As a team, the Orange have taken a ton of threes. Over 40% of their shots are outside. That’s 89th in the nation. (Virginia isn’t far behind at 106th in the nation.) Guerrier isn’t a particularly good shooter, though he still averages 2.5 attempts per game. That’s far behind six or more per game from Buddy Boeheim, Alan Griffin and Joe Girard.
The problem with all of those threes is that they aren’t dropping. The Orange are 227th nationally in three point shooting. The fact that they have the 28th most efficient offense in the nation (per KenPom) without knocking down a high percentage of threes is impressive. Boeheim is making just 28% so far this year, which is surprising since he’s got a reputation as a very good shooter. He’s 35% for his career, so you’d expect his shooting numbers to go up as the season progresses. He was 2-18 in the two games against Pitt, but he was 5-13 in the last two Orange games against Miami and Virginia Tech.
In Syracuse’s win last year in Charlottesville, Girard, Boeheim and Hughes combined to shoot 12-29 from downtown, including 4-5 in Overtime. That’s the kind of shooting it’s likely going to take for the Orange to knock off the Hoos this year.
One reason their offense has been good is their work on the offensive glass. Both Guerrier and Griffin are very strong on the offensive glass off the wings. They’ll come in late and find a crease into the lane. And both have elite athleticism and leaping ability. Guerrier (9.6) and Griffin (7.2) lead the Orange in rebounding.
The fact that two wings lead the team in rebounds is telling. They just don’t have enough size on the defensive end. Zone defenses often have trouble preventing offensive rebounds. Syracuse has four losses on the season, and in all four games their opponent grabbed at least 40% of their own misses.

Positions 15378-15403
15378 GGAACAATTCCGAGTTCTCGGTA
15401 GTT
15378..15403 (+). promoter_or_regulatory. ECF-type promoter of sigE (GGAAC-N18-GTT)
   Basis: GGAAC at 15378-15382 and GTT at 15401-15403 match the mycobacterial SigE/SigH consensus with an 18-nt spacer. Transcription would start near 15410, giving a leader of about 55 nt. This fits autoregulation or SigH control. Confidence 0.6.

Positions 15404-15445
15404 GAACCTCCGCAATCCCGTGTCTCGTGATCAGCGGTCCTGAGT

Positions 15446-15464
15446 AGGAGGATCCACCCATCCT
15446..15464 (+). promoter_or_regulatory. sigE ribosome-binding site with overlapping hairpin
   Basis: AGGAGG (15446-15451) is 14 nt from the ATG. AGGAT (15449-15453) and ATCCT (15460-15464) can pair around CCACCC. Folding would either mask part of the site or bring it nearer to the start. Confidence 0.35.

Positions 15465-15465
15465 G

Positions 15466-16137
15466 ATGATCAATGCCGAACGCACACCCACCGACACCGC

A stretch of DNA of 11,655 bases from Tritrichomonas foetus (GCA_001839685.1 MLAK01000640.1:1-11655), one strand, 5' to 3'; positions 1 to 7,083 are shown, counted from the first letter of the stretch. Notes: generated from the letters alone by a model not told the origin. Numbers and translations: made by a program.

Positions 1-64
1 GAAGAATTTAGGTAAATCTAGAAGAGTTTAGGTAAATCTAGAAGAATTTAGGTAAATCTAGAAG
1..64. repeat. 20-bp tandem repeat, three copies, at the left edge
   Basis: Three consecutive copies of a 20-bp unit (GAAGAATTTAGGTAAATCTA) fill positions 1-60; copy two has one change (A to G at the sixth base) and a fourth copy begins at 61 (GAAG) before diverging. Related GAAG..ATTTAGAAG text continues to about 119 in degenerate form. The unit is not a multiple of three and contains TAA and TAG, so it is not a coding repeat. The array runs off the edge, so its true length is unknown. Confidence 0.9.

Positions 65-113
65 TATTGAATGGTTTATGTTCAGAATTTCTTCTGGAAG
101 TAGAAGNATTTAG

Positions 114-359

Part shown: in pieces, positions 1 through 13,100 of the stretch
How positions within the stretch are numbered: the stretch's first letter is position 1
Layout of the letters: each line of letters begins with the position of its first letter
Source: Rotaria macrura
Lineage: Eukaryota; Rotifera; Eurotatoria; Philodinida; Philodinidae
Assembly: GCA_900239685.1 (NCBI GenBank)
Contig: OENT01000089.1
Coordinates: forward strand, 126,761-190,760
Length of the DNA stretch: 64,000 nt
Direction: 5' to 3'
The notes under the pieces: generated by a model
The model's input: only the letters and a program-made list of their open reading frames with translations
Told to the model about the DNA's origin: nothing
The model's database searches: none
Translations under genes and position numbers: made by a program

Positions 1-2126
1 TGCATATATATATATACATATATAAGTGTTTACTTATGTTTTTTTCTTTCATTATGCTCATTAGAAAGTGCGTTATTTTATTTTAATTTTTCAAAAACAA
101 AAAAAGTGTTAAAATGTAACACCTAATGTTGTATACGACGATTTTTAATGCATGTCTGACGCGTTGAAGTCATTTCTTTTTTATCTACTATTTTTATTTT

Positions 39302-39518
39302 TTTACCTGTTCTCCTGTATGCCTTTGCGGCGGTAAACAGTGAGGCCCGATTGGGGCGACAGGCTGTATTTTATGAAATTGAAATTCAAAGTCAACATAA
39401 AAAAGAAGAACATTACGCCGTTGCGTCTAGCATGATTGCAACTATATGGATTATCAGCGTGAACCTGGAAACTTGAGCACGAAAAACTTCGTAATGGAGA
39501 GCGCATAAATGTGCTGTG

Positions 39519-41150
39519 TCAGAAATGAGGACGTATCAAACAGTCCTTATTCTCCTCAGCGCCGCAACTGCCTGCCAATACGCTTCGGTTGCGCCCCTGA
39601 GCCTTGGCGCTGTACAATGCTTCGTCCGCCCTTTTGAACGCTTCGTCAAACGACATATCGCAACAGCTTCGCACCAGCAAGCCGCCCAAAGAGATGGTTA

Virginia isn’t a big offensive rebounding team, we know that. Tony Bennett wants the Hoos to get back for transition defense. That’ll be important, because the Orange like to run. They’re an athletic team and they want to get out and run. Although they don’t play at a particularly fast pace, that’s mostly because of their defense. They’re 27th nationally in shortest offensive possession time (per KenPom), but 230th in defensive possession time. In their wins, they’ve averaged over 20 fast-break points. In their losses, they’ve averaged just 10. Grabbing offensive boards is a good way to limit fast break points. But so is getting back on defense.
With the way Virginia has been shooting the ball recently, the zone may not trouble them much. Yes, Syracuse has a lot of length on the perimeter and they’re good at closing out on shooters. But Virginia also has length on the outside, meaning they should be able to get good looks even with the closeouts.
This is a good Syracuse team, but they do not seem to match up well with Virginia. They rely on fast breaks and offensive rebounds for a big part of their offense. Those aren’t things that are generally successful against Tony Bennet’s teams. They shoot a lot of threes, but not well. Teams that have been successful against this year’s Cavaliers have knocked down outside shots at a high rate. Syracuse doesn’t seem capable of doing that. As long as the Orange aren’t able to get out and run, Virginia should be able to keep the Orange offense in check.